Why caution is needed on using aid money to de-risk private investments

5 Dec 16

Blended finance could help tackle the funding gap faced by the 2030 Sustainable Development Goals. But this will require new methods of financial reporting

Although not a new concept, 'blended finance' – or the use of public funds to de-risk or leverage private investments in development – has been attracting increased attention in development circles. Proponents are very optimistic about its potential to plug a funding gap - estimated at between US$1.9 trillion to US$3.1 trillion per year – in programmes to reach the Sustainable Development Goals. Fundamentally however, discussions around investments in blended finance, and the decisions arising from them, have been based on very little evidence.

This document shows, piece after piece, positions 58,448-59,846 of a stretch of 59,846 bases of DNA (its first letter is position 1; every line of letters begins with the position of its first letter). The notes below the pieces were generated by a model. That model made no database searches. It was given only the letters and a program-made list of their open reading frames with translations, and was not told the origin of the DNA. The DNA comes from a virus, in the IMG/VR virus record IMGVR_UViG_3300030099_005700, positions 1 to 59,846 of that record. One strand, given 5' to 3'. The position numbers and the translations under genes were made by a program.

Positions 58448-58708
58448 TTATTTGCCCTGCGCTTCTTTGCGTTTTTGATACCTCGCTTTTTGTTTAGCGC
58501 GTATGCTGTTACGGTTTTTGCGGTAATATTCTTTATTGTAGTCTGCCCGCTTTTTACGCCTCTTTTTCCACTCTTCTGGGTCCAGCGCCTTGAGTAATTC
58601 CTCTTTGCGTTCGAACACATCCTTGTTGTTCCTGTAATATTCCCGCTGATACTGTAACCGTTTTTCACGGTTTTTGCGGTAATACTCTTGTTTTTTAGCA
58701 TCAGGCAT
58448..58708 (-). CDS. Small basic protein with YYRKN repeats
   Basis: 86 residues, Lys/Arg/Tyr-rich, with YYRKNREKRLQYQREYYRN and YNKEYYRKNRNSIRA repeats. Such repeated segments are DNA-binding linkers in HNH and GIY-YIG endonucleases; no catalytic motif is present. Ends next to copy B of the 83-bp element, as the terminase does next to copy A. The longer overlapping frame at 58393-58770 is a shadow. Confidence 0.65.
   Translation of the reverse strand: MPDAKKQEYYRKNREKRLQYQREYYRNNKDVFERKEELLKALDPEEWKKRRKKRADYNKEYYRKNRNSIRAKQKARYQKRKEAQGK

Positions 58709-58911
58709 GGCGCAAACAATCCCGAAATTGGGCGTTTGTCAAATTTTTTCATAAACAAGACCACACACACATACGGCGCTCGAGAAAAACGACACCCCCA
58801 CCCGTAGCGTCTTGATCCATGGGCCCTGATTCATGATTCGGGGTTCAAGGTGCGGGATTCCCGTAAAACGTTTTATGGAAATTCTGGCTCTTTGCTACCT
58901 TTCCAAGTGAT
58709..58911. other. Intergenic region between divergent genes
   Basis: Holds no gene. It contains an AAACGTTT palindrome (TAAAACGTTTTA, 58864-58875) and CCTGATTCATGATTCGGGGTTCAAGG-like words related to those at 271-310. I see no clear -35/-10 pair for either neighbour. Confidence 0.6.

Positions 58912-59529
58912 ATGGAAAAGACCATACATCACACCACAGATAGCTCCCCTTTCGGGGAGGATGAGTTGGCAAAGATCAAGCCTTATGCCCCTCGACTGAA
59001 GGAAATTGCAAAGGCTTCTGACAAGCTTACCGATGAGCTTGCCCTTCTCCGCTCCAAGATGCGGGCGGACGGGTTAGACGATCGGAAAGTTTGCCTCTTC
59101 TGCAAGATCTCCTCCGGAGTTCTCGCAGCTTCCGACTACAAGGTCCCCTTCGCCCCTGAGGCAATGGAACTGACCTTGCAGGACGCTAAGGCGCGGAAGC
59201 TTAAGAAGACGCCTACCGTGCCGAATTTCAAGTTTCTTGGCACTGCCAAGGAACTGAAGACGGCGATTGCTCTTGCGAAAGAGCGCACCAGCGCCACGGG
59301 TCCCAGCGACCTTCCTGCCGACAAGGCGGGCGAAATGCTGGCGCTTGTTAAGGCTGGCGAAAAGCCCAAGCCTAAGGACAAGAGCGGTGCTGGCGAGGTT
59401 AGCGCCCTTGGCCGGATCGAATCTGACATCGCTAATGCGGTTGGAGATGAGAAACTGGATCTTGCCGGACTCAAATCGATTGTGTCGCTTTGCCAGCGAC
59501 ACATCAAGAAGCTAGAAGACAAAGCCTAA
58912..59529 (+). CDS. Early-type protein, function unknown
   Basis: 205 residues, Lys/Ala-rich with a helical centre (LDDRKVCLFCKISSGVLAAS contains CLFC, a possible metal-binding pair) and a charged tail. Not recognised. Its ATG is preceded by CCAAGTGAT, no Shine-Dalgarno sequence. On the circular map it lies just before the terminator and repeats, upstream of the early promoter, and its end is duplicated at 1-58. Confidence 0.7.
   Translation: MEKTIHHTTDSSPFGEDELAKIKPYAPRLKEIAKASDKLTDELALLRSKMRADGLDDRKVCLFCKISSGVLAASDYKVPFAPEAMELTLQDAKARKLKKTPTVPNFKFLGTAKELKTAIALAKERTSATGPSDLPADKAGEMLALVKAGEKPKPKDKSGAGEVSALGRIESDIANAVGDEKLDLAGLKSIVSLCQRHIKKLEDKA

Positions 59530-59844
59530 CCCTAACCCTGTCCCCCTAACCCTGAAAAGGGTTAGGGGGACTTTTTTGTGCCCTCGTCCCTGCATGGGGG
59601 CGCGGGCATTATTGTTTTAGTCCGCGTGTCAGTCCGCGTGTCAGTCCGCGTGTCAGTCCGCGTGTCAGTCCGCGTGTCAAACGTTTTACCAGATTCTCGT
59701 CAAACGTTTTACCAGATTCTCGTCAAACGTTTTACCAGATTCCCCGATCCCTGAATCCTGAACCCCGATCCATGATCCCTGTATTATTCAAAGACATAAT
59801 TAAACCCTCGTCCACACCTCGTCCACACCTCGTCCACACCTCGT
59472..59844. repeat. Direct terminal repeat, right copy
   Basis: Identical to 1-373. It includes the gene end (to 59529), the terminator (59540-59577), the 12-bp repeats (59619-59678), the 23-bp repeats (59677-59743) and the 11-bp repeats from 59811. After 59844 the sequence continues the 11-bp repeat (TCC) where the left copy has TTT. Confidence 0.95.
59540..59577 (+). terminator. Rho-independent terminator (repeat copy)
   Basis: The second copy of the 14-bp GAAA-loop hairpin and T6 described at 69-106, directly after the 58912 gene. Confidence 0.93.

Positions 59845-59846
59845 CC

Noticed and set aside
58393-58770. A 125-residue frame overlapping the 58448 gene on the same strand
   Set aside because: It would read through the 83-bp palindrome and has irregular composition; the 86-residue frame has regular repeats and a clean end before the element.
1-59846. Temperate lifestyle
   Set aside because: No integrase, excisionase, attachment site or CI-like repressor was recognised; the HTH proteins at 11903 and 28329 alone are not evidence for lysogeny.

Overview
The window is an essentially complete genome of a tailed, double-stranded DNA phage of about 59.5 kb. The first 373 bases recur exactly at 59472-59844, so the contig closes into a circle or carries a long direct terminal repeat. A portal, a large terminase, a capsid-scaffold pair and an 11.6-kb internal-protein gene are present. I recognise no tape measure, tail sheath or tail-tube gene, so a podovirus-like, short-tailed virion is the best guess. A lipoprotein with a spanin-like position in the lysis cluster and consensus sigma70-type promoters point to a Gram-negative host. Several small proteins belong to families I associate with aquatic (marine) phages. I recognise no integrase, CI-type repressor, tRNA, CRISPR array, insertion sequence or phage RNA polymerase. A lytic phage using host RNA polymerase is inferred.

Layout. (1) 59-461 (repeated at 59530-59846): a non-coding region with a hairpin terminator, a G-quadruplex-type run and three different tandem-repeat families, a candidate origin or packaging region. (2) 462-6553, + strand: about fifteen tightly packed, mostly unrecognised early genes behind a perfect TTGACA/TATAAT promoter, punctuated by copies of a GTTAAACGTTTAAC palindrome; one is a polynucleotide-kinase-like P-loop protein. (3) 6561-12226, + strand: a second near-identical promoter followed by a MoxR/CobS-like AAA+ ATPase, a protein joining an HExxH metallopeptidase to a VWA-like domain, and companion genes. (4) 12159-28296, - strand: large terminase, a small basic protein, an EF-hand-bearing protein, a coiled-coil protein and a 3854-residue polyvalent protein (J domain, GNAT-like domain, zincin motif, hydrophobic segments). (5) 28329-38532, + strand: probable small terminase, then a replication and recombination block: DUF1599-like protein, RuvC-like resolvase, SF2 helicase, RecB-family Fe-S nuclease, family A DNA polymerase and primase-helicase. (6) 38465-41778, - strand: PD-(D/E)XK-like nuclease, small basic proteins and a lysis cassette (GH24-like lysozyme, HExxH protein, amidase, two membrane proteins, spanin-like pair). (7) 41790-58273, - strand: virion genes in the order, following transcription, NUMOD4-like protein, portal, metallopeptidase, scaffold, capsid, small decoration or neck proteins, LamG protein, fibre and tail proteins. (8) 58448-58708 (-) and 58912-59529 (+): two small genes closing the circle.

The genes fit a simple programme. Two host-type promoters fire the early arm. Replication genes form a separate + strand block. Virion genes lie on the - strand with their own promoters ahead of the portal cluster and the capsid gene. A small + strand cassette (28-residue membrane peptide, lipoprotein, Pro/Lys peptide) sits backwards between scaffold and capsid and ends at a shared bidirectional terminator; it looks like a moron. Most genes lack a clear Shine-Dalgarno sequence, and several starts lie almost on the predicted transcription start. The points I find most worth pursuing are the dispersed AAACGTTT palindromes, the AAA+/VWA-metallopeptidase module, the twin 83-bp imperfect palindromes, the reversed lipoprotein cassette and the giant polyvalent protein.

Data and information on blended finance deals, both in terms of volumes invested and results on the ground, is sparse and often not public. Further, in our recent research we found that when information is publicly available, it tends not to be comparable across organisations or particularly comprehensive.

This lack of clarity is not necessarily deliberate, but is an outcome of reporting based primarily on internal needs and an absence of incentives for consistent reporting practices across institutions. This hinders our understanding of the role and potential of such financing alongside other resources for ending poverty and contributing to sustainable development more broadly.